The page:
Sunday, February 24, 2013

Server-side view or client-side MV*?

Recently I came across a video in which David Heinemeier Hansson(a.k.a DHH, creator of Rails) talked about client-side MVC vs the traditional Rails way of developing web applications. In the video DHH claimed that the development experience of client-side MVC is inferior compared to traditional Rails development. He didn't give a lot more specific reasoning except:
  1. you can't write ruby at client-side.
  2. client-side MVC is "extra complexity" that is not worth the effort most of the time.
Personally I like CoffeeScript better, especially on the functional programming side, but I am not going to argue about it in this article. This article is about why the second reason he gave is wrong.
I'll first show some code comparison between the two paradigms to demonstrate the software design drive for client-side MV* and then I will talk about the business drive for client-side MVC(*) - interactivity.

Is it more complexity or more elegance?

DHH claimed that client-side MVC is more complex compared to server-side views, but is it? Or is it just more elegant? Let's look at some code. How about we write a simple todo list in both client-side MVC and traditional Rails way.
Rails way
erb view:
<ul>
  <% @todos.each do |todo| %>
    <li> <%= todo.title %> </li>
  <% end %>
</ul>
controller:
class TodosController < ApplicationController
  def index 
    @todos = Todo.all
  end
end  

Client-side MVC
service controller:
class TodosController < ApplicationController
  def index 
    render json: Todo.all
  end
end  
HTML view:
<ul>
  <li> {{title}} </li>
</ul>
client-side MVC coffeescript:
$ ->
  todos = new Collection(url: '/todos')
  new CollectionView(collection: todos, el: $('ul')) 
  todos.fetch()
  #The Collection and CollectionView is not standard Backbone class. We extended it a little bit in our internal Backbone library. 

The client-side MVC version does need some client-side MVC code, but whether it's resentful complexity or elegance with clearer view logic is arguable. Now let's add a dropdown filter so that user can filter the list by todos' status: 'completed' and 'overdue'.
Rails way
erb view:
<%= form_tag("/todos", :method => "get") do %>
  <%= select_field_tag('filter', 
     options_for_select(['completed','overdue'], @filter)) %>
<% end %>
You also need a little bit help from the client-side so that user doesn't need to click a submit button to submit the form.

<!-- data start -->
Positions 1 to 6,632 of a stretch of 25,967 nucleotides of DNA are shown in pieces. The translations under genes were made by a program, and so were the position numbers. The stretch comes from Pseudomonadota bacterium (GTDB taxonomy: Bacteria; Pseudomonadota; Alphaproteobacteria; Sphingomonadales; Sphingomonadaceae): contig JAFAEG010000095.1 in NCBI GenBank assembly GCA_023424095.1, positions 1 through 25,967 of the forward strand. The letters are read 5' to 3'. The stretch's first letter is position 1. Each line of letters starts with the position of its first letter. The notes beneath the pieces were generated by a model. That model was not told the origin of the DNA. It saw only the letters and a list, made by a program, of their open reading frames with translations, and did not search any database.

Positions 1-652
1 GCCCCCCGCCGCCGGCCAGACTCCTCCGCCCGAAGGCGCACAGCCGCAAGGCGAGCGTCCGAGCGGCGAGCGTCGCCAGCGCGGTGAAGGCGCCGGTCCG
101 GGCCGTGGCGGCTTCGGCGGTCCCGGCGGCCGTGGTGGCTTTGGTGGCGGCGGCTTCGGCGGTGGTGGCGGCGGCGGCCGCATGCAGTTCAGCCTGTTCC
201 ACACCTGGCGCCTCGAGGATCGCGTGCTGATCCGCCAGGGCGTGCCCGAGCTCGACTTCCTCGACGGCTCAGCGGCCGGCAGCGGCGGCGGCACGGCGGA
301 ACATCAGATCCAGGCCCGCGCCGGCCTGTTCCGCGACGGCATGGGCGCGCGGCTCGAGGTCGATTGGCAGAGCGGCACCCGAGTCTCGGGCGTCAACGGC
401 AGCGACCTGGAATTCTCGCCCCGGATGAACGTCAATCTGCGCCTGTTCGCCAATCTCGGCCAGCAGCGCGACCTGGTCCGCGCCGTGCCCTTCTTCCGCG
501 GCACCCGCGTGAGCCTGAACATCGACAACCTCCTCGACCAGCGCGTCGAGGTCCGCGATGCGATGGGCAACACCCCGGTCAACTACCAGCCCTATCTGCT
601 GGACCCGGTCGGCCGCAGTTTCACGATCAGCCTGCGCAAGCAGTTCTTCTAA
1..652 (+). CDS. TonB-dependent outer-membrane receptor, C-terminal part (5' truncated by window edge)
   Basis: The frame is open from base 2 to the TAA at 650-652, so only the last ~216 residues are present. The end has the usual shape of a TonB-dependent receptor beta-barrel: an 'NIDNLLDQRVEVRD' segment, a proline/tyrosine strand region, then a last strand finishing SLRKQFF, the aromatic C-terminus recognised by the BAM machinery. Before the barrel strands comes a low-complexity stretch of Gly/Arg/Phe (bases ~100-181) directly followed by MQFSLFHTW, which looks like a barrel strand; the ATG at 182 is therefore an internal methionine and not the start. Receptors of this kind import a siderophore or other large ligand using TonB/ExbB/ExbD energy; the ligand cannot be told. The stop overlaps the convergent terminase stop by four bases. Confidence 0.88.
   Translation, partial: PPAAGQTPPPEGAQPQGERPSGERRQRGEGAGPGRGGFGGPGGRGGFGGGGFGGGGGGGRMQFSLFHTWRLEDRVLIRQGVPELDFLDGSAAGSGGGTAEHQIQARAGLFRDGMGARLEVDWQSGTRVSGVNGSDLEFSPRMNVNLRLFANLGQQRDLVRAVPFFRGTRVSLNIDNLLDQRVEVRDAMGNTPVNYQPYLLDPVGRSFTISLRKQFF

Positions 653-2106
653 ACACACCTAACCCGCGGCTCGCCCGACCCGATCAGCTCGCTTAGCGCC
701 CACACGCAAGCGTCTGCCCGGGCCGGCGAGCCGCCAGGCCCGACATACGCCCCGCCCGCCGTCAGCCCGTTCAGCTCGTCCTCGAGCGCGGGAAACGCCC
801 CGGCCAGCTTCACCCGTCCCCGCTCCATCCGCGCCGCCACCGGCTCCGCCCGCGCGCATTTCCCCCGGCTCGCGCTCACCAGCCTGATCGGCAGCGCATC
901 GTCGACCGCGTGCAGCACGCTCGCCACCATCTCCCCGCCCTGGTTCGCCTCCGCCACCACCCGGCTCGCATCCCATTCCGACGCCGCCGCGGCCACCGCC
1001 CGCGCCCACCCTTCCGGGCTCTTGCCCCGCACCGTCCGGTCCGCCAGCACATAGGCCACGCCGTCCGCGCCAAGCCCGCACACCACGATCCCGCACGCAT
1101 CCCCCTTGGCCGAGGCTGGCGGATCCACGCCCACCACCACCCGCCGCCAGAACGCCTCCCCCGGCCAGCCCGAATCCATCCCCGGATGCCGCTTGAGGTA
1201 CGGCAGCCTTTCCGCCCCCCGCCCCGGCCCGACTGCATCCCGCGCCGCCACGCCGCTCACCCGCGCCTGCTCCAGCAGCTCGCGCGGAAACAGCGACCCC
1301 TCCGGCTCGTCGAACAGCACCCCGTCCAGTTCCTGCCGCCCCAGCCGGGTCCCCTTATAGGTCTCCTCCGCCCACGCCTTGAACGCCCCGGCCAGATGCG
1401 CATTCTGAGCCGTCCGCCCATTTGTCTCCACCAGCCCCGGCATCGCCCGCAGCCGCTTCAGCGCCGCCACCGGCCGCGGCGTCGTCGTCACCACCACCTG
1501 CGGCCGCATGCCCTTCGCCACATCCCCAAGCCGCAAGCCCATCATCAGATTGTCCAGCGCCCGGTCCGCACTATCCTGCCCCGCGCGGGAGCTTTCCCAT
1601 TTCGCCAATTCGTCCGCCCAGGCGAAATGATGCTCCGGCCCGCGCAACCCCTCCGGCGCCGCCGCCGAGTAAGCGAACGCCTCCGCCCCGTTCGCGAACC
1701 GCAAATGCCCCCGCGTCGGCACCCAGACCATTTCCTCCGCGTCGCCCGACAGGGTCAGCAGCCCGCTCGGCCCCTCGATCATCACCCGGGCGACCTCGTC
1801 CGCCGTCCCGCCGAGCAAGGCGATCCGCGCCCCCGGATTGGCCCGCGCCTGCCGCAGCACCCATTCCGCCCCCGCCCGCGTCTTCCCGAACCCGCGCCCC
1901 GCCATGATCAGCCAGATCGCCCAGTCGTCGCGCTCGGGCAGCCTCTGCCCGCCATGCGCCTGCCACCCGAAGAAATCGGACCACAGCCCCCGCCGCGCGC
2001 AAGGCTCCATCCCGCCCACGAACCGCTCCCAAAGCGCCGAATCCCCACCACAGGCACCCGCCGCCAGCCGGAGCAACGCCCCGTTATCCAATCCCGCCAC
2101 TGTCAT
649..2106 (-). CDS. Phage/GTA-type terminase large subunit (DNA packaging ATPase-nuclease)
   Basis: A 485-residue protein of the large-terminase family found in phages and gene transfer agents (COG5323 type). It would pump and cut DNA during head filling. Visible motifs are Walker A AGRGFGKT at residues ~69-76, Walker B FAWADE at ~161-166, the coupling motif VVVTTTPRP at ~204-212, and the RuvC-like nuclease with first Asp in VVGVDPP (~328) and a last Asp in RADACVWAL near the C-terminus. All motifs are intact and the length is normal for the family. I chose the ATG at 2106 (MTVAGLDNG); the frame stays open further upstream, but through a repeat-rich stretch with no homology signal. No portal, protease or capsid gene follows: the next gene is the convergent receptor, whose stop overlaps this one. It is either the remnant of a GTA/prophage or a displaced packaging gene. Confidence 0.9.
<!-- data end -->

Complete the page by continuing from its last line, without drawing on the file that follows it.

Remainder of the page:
$ -> $('select').on 'change', $('form').submit
Controller:
class TodosController < ApplicationController
  def index 
    @filter = params[:filter]
    @todos = @filter.present? ? Todo.where(status: @filter) :
                                Todo.all
  end
end  
Client-side MVC
HTML view
<select name='filter'>
  <option>completed</option>
  <option>overdue</option>
</select>
A new view is needed at the client-side MVC:
class FilterView extends Backbone.View
  events: 'change' : 'refresh'
  refresh: => @collection.fetch data: { filter: @$el.val()}
Add this view to the page load initialization
$ ->
  ...other initializations mentioned above...  
  new FilterView(collection: todos, el: $('select')) 
Controller:
class TodosController < ApplicationController
  def index 
    @todos = params[:filter] ? Todo.where(status: params[:filter]) :
                               Todo.all
  end
end  
This time the effort required in the client-side MVC solution is arguably at the same level. You need to write a new view class and initialize it but in exchange your HTML view is much cleaner than the erb template. The extra CoffeeScript in the Rails solution perfectly exposed its inelegance - why do you need a HTML form? Also, you might notice that the server-side controller is slightly cleaner when it doesn't have to remember the filter state at the client-side (I know you can access params directly from the view but that's frowned upon).

From a software design/architecture point of view, where to place the view logic is not a very tricky question. We don't need philosophical debate to sort it out. View logic needs both to access server-side data and to interact with client-side HTML DOM. Clearly it's more convenient/efficient/logical to place view logic close to where it has the most interaction. In the old days, the only user interaction is simple back and forth HTML form request and HTML page response, the view logic relied mostly on the server-side data. Nowadays web app UI has become a lot more dynamic and complex, there is way more dependency towards client-side DOM and states then server-side data. That's why placing view logic at the client-side is more efficient at this age.